Yet we also need more narratives about plea bargaining—individualized narratives about what actually happens during the process and the results it brings. Such accounts—and the information they could provide about the process—cannot by themselves respond to a systematic problem of such vast proportions, but like the proposals for reform, they can help to bring new attention to the problem. Over the last fifteen years, Foundation Press has published a very successful series of books exploring “stories” within various fields of law, such as Administrative Law Stories, Federal Courts Stories, and Election Law Stories. These volumes, directed at law students and used to supplement the cases assigned in a course in the relevant area, offer to tell “the story behind the case,” both to lend colorful detail to precedent-setting decisions, and to clarify instances in which the facts as reported in the decision differ from those that actually animated the dispute. I list some of the more improbable examples to show how readily the notion of a story can find application in almost any substantive area of law, and also to point to the limits of narrative that this approach takes for granted. There is no volume of Plea Bargaining Stories because it has seemed obvious that so few stories can be told, that this process is not amenable to storytelling. Most of the backstories presented in the “Law’s Stories” seek to find colorful or sympathetic details that the official case report may have excluded. By contrast, many of those who fall victim to the machinery of plea bargains tend not to conform to conventional ideas about sympathetic protagonists—because they have records of past arrests, or have been previously accused of violent crimes, or are in some other way “known to the police.” In this respect, the Browder story is not entirely representative of most people who are incarcerated as a result of plea bargaining—which may explain why the story was able to gain traction in the way it did.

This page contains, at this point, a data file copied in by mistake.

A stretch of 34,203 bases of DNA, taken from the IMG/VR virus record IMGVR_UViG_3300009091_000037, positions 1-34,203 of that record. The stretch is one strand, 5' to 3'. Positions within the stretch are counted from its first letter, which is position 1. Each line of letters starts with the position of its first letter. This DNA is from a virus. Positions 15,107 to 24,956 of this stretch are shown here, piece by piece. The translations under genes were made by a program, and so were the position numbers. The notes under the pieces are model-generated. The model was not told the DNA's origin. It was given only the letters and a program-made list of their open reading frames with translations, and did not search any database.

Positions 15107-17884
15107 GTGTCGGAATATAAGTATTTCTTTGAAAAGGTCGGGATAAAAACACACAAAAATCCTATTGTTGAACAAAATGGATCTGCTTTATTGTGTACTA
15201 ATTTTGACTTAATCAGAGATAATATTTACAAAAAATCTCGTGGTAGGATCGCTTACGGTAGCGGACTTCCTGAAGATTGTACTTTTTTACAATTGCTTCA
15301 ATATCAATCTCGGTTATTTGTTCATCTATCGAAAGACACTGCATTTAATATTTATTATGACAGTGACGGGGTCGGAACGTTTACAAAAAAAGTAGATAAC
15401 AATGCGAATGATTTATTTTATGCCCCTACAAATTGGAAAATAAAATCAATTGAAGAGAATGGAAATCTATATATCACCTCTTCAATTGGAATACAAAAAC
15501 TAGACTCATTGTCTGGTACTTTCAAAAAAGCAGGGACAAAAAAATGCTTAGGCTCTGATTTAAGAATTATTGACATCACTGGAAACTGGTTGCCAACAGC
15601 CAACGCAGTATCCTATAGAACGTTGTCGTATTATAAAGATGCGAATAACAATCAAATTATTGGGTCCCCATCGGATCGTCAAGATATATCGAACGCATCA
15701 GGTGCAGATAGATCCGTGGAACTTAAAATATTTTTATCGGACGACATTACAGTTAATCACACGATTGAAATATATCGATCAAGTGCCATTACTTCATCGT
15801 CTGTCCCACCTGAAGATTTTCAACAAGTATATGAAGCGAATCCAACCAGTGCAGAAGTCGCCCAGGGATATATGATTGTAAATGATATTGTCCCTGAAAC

Yet even less conventionally sympathetic examples of the victims of plea bargaining are amenable to storytelling, even if it requires different resources from the ones that figure in most other volumes in the “Law’s Stories” series. While the plea-bargaining process does not offer the same materials for narrative analysis that a published decision does, this lack of attention has also been possible because so few stories about the process have been widely shared. Stories like Kalief Browder’s should be known more widely. Even as scholars look past the attractions of narrative to consider a wider array of techniques and approaches for studying the law’s operations, we also need to make the problem of plea bargaining more concrete through the use of narrative examples. Revealing the damage that it does by pointing to particular instances might also help to bring about the transparency and the procedural reforms that scholars have been advocating.